Not that he was complaining, of course, but it seemed odd for the Senior Caretaker of the Great Clock to suddenly summon his Junior Caretaker without any prior warning to... whatever was important enough to occupy his attention. Then again, it seemed odd that the Senior Caretaker of the Great Clock would choose a defective maintenance bot from Zordoom as his Junior Caretaker, as opposed to some brilliant supercomputer or some tough war machine. It had been... hundreds? Thousands?...quite a lot of years, and it was still as surreal and amazing as his first day on the job.

He ended up finding his superior in a distant chamber of the clock, back turned to the entryway. Metaphorically swallowing his nerves, Sigmund moved cautiously to his friend and boss, hands being clenched together, lest they begin shaking. Upon realizing he hadn't been noticed, Sigmund announced himself quietly, "Sir..."

"Ah! Sigmund!" Without turning completely, Orvus' head moved to face his younger companion, arms curled into his chest as though to protect something, "I'm glad your here. Come! I want you to meet someone!"

Curious -and more than a little nervous- Sigmund approached his senior with caution. With a grin that was more than delighted, Orvus turned around completely, allowing the baffled Sigmund to get a glimpse of what he had been cradling: a glowing green light, small enough to fit comfortably into his hands. It was held forth slightly to allow Sigmund to examine it, which he did. The maintenance bot peered at it cautiously, optics running over the smooth green glow without quite knowing what he was supposed to see.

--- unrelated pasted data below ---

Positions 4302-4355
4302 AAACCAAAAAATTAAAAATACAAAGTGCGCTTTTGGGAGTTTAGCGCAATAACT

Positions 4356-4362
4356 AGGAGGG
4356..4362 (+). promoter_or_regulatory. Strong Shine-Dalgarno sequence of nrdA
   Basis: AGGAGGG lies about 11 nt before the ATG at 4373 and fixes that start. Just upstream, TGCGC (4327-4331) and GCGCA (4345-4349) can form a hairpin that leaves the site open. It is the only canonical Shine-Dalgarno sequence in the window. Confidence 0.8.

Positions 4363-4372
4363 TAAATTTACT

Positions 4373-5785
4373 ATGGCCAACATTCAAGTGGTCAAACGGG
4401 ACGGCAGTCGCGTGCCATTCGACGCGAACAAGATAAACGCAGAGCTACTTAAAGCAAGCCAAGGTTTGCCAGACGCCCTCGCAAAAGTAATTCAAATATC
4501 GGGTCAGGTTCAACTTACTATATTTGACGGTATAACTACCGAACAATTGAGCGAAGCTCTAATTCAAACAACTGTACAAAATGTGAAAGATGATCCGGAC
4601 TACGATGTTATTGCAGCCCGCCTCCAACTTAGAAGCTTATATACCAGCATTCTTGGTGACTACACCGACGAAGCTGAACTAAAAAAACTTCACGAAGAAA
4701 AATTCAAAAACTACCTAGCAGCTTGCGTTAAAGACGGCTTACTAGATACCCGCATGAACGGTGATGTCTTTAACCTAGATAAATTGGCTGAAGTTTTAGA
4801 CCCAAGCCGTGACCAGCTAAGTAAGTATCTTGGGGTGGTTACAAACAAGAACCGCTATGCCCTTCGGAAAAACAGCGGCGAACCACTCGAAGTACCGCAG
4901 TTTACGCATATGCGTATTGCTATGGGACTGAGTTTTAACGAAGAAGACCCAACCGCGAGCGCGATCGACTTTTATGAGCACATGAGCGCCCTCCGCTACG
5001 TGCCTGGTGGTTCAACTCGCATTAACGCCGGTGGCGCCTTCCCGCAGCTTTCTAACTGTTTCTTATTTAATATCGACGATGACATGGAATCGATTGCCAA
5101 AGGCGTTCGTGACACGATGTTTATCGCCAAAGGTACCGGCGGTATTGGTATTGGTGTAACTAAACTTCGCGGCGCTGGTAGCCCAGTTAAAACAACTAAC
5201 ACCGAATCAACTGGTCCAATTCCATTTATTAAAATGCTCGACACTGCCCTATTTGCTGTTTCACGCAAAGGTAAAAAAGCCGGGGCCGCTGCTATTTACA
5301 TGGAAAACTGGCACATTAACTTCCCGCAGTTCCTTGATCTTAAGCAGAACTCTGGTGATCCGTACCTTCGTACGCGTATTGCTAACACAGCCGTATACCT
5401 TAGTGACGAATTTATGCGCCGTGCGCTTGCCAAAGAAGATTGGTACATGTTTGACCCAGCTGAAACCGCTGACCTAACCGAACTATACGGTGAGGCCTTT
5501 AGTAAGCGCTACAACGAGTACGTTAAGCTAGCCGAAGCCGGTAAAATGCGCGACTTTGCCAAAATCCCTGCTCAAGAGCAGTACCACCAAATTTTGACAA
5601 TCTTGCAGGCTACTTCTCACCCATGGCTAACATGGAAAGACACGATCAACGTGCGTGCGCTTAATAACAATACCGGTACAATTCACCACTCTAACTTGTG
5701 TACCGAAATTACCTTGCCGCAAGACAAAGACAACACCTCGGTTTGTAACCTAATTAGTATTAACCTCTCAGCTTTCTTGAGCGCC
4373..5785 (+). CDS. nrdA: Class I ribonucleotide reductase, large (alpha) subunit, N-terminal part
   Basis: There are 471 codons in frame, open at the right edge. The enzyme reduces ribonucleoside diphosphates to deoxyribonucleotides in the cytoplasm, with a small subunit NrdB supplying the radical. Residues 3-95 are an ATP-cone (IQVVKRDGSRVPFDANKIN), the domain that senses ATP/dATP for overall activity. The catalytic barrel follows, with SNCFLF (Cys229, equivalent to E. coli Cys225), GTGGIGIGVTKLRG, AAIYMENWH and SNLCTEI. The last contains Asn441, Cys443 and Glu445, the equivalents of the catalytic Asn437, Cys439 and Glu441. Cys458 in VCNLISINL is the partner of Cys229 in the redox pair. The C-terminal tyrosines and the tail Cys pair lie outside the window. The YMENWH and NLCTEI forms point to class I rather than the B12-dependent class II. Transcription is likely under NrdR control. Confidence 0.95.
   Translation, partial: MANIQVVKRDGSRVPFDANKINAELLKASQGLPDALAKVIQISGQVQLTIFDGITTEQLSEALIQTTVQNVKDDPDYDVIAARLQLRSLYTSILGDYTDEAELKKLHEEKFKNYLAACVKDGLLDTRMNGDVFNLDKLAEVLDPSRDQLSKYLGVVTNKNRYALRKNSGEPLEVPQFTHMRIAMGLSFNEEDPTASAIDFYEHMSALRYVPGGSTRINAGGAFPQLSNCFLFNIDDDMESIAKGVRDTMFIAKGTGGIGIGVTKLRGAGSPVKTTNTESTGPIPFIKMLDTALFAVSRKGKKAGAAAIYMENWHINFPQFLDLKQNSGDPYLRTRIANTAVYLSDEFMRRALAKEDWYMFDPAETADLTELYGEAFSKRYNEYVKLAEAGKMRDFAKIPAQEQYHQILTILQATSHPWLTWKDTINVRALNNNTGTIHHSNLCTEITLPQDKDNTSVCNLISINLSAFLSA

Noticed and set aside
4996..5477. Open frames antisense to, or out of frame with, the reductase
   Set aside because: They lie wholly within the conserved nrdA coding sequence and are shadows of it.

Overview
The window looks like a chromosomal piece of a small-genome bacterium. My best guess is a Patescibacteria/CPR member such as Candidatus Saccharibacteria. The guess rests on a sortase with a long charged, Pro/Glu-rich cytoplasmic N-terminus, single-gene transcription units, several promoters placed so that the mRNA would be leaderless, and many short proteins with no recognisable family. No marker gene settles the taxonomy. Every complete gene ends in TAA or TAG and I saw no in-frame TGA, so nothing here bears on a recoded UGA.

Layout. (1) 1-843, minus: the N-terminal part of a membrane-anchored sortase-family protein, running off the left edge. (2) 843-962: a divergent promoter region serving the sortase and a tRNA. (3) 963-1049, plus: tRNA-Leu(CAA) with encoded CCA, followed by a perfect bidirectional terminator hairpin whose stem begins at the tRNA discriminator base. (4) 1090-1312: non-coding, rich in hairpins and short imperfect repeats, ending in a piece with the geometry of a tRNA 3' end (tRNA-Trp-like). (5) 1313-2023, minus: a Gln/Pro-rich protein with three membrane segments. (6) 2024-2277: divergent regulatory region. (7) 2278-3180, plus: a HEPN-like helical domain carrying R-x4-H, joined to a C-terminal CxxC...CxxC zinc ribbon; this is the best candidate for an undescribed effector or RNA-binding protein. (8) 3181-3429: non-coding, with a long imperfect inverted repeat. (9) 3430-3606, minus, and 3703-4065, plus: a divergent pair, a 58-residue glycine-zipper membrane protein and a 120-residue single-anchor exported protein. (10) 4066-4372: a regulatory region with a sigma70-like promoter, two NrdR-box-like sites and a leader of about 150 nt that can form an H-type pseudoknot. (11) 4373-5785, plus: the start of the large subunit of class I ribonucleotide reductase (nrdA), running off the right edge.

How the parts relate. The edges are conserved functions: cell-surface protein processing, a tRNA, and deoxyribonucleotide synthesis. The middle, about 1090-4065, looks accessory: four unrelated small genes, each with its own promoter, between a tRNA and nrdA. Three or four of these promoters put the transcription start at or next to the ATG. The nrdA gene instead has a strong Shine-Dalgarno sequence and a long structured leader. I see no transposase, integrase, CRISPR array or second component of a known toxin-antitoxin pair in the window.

"Uh..." Sigmund mumbled, then blurted out, "It's a very nice star, sir," As soon as the words slipped out, the younger bot felt the distinct urge to slap himself in the face, even as Orvus' smile morphed from pride to amusement.

"Oh, dear Sigmund," He spoke, not unkindly, "This is no star! What I am holding here... is XJ-0641. My son," The pride returned to his eyes as he gazed down at the softly radiating light, "Or his soul, rather. I've been working on it for about a year now, and it's finally complete."

The little light seemed to glow a bit brighter, and Sigmund could only stare at it in amazement. The 'secret project' his old friend had been working so hard on for so long was this little piece of life. He didn't know what would come of it, but already the small light felt like a part of their little family, "Hi there," Sigmund greeted, a mix of nerves and excitement, "XJ-0641. Uh, welcome to the Great Clock."

For some reason, Orvus' amusement grew, and Sigmund blinked in surprise when the older robot started chuckling fondly in that bizarre, distinct laugh, "Oh, Sigmund, he cannot hear you," The younger of the two rubbed the back of his head, more than a little confused, "You see, XJ-0461 has not been born yet."

Oddly, the words did nothing to help Sigmund's confusion.